PCR amplification of larger DNA fragments has been previously reported to correlate better with viable cell populations because of general nucleic acid degradation subsequent to cell death (McCarty and Atlas 1993; Aellen et al. 2006). However, in this study, both Salm. enterica and Camp. jejuni showed only a small reduction (1 log or less) in PCR signal following heat treatment without exposure to PMA. This reduction may be due to single- or double-stranded DNA breakage during heat exposure (Grecz and Bruszer 1981), but because the assay was performed within 30 min of heat treatment, further degradation of the DNA was not observed. Amplicon size resulted in a small decrease in PCR signal of dead cells without PMA for Camp. jejuni, but this effect was not observed for Salm. enterica.

Relatively low PMA concentrations of 10–15 μmol l−1 were used in this study, compared to others that have used PMA at 50 μmol l−1 (e.g. Nocker et al. 2007a; Pan and Breidt 2007). However, a maximum reduction in the dead cell signal was achieved at 10–15 μmol l−1 PMA, and higher concentrations did not result in improved signal suppression. Contreras et al. (2011) suggested that with a longer PCR amplicon, lower concentrations of PMA (10 μmol l−1) are needed to get complete suppression of the dead cell PCR signal. Because we found that PMA concentrations greater than 20 μmol l−1 resulted in cell toxicity, a combination of low PMA concentration and long amplicon size resulted in the accurate discrimination of the viable and dead cell signal.

The effect of PCR amplicon size was also evaluated on UV-treated Salm. enterica and Camp. jejuni. It was previously reported that PMA-PCR did not suppress the false-positive PCR signal of UV-killed cells (Nocker et al. 2007a). Results in this study using short amplicon sizes confirmed this, and showed that no or very low PCR signal reduction was achieved for UV-killed cells of both Salm. enterica and Camp. jejuni. This was expected because the main targets of UV damage are nucleic acids, and therefore, cells are not expected to have permeabilized membranes directly after UV irradiation. Complete dead cell signal suppression was observed when long-amplicon qPCR was applied, and PMA pretreatment had no effect on PCR signal suppression. These results support previous findings that signal reduction in UV-killed cells can be dependent on the size of fragment amplified by PCR (Süss et al. 2009; Rudi et al. 2010). Primary structural UV-induced damage to DNA includes the photoproducts cyclobutane pyrimidine dimer and 6-4 pyrimidine-pyrimidone (Moan and Peak 1989), both of which can lead to transcription blockage, replication arrest and consequently to cell death (Britt 1995). DNA breakage has also been reported to occur in UV-induced cells, not as a direct consequence of UV irradiation but as the consequence of cellular repair mechanisms (Bradley 1981). Considering the mechanisms of UV damage to DNA, PCR amplification can be prevented more effectively with an increase in amplicon size, similar to the actions caused by PMA cross-linkage to membrane-permeabilized cells.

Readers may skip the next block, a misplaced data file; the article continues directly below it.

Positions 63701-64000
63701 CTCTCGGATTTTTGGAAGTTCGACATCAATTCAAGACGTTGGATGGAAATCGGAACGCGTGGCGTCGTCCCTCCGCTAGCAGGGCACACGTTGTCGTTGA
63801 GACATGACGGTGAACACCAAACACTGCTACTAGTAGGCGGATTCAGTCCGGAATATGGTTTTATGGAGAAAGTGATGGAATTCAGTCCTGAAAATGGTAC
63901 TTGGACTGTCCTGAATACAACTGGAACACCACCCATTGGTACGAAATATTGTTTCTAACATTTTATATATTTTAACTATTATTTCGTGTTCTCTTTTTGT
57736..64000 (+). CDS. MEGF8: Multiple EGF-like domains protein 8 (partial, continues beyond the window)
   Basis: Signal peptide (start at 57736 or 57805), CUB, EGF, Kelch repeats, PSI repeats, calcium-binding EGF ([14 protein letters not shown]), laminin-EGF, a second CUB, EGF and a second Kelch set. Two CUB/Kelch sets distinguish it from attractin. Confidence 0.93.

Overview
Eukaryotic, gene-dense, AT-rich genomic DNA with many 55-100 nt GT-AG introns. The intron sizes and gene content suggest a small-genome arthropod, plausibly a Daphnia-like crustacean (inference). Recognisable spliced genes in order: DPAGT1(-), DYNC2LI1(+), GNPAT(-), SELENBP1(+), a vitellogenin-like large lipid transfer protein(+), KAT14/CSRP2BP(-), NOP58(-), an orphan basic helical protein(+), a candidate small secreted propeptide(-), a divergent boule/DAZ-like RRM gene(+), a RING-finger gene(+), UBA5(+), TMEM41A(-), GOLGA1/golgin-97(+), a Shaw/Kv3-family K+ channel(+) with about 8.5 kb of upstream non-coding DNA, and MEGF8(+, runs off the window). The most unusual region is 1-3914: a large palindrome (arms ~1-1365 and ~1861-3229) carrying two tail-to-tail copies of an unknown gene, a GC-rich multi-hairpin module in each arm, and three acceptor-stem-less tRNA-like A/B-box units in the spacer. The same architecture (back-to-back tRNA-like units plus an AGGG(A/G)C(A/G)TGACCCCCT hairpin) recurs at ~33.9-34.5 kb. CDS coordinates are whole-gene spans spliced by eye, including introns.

This study highlights that amplicon length was an important factor in signal reduction in killed cells using PMA-PCR. Targeting relatively longer DNA fragments in PCR amplification can significantly improve the effectiveness of PMA-PCR method in terms of viable cell detection. This method is particularly important for live/dead cell discrimination when higher concentrations of bacteria are present. Additionally, results revealed that long-amplicon PCR can be used for viable cell determination of UV-killed cells. In a mixed population of bacteria exposed to unknown stresses, including environmental samples that will be exposed to natural sunlight, this method will be better able to target viable cells, regardless of the mechanism causing cell inactivation. This study showed that the long-amplicon PMA-PCR method could remove the PCR signal from a high concentration of heat-killed Camp. jejuni cells in a concentrated river water sample. This indicates that PMA treatment was not affected by particulate and organic material present in surface waters, and showed, as a proof-of-principle, that the assay can be applied to environmental matrices. Therefore, long-amplicon PMA-PCR is a valuable technique that can provide reliable quantification of viable micro-organisms, and may find application for a variety of sample types.


This work was supported by the Natural Sciences and Engineering Research Council of Canada (NSERC) and the partners of the NSERC Industrial Research Chair in Water Treatment at the University of Waterloo (www.civil.uwaterloo.ca/watertreatment). Funding was also provided by the Canadian Water Network and graduate scholarships held by A. Banihashemi, including an Alexander Graham Bell Canada Graduate Scholarship provided by NSERC and an Ontario Graduate Scholarship provided by the Ontario Ministry of Training, Colleges and Universities.